• We don’t have a cellar and have found finding storage places in a kitchen where the temperature is not constant has become increasingly hard, especially with recent prolonged heatwaves where the ambient temperature has been well over 30°C for anything up to 10 days at a time. So, where you store your olives is important!

if you let your olives get too dry

  • Depending on how dry they are cover them with hot (a little too dried out) and boiling (very dried out) and let them sit for about an hour until the water cools and the flesh is a little softened.
  • Taste the olives if they are still very salty, repeat the process until the have a good taste again.
  • Rinse them off and proceed to put them into oil.

Especially good for jumbo green olives

A turning [beaked knife] is best for this. Make three slits to the stone in each olive. Rinse off the olives under cold running water and then do the following.

for every 1.5kg slit olives

  • 5L [5kg] water, 80g sea salt and 1 medium lemon sliced.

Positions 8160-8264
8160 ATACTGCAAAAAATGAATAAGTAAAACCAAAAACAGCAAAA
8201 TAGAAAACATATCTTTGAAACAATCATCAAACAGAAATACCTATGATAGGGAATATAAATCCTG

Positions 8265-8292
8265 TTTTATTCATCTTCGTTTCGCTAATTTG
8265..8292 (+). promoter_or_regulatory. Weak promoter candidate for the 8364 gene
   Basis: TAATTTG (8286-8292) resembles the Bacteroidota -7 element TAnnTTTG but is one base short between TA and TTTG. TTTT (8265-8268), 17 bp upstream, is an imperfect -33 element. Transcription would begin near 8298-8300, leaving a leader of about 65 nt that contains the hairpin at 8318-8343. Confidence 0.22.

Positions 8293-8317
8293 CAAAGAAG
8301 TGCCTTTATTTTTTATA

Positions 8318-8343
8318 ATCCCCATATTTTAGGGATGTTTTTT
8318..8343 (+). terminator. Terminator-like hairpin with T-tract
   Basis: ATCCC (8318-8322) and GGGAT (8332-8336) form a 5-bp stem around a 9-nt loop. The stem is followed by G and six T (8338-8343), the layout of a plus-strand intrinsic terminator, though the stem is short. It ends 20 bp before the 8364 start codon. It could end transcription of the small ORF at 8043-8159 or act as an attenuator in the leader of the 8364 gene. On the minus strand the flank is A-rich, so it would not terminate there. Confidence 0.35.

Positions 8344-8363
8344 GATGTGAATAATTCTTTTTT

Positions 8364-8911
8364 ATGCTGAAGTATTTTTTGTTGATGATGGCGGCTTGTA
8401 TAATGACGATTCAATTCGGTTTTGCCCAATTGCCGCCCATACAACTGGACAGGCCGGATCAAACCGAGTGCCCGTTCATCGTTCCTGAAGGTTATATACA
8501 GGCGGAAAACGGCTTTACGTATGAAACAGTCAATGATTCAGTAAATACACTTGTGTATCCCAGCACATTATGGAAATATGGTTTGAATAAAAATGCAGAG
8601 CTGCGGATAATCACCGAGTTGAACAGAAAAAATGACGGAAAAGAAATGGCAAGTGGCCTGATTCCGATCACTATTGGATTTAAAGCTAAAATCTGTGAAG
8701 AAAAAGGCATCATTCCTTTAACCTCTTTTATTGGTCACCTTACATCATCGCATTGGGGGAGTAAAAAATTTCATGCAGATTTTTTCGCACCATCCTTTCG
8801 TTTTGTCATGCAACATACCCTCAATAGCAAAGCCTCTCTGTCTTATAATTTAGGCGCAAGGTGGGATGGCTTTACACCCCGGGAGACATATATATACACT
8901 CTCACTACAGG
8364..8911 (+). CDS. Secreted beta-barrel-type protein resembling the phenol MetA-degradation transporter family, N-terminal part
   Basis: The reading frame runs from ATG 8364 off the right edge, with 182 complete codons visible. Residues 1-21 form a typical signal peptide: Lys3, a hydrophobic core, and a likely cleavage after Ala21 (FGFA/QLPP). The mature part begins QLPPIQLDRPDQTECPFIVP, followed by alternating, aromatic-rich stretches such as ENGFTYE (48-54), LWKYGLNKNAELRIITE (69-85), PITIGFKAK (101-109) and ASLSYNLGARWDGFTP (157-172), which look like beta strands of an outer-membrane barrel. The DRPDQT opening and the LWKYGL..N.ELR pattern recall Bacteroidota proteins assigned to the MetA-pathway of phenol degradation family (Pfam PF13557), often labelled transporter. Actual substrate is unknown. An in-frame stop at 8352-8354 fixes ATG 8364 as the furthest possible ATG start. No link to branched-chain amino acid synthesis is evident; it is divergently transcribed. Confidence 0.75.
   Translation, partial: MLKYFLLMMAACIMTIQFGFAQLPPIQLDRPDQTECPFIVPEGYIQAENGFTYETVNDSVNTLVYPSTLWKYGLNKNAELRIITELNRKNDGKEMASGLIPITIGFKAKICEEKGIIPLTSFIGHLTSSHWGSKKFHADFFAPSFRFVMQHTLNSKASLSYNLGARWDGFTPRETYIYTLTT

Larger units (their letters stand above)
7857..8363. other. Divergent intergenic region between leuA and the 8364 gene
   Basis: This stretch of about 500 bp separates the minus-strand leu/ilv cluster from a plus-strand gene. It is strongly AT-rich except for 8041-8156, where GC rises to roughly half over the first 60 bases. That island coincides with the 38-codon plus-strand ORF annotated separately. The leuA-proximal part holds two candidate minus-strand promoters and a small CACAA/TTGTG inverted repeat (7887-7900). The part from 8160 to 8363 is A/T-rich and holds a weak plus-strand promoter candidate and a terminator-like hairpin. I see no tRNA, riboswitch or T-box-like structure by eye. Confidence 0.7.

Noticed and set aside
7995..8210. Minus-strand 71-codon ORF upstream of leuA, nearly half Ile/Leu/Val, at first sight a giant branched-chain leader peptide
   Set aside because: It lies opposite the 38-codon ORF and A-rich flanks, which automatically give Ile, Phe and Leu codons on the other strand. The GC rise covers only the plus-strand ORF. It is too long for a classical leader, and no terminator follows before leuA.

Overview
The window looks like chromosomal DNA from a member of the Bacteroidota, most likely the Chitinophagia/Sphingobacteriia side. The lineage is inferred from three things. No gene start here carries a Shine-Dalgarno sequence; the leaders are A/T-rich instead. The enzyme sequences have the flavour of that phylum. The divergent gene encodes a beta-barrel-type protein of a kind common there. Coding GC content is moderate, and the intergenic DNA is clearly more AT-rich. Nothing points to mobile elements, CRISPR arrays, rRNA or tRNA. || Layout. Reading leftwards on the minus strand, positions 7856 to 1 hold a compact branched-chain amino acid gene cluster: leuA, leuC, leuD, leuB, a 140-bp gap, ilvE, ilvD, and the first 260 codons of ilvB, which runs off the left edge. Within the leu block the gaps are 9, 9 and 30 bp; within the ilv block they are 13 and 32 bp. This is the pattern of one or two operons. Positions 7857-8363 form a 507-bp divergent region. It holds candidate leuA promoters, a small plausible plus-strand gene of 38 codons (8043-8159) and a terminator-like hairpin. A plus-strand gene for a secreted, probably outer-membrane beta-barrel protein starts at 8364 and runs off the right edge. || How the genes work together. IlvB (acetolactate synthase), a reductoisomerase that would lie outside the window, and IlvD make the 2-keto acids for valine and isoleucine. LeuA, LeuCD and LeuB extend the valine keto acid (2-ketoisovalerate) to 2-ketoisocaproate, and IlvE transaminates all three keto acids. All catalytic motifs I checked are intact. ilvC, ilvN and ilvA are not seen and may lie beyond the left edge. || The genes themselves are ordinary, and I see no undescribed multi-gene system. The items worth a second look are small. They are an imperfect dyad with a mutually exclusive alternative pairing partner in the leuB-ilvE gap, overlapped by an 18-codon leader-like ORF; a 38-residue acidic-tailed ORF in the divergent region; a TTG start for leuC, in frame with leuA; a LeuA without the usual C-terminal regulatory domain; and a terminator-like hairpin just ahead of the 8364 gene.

• Change the solution daily…and here lies the need for common sense. It is impossible to give  the precise number of days this process will take. Everything depends on how ripe the olives were and what the ambient temperature. After five days start tasting the olives…all bitterness needs to be gone and you need to keep changing their bath on a daily basis until they are no longer bitter.
  • When they are ready wash them under cold running water and put them into the following solution.
  • Whilst putting olives down in many recipes sterilising your jars is scorned, we think it is good advice….for more information take a look at our preserving bible where you will find plenty of information about sterilising containers.
  • Fill the jars with a solution of 20g of salt, 100g Vine Valley white wine vinegar for every litre [1kg] of water and cover with a 1cm layer of extra virgin olive oil…if you’re planning martinis skip the oil layer but keep your eye on them because there is much more chance of them going off….but the joy of a decent olive in a martini is rarely found in a bar.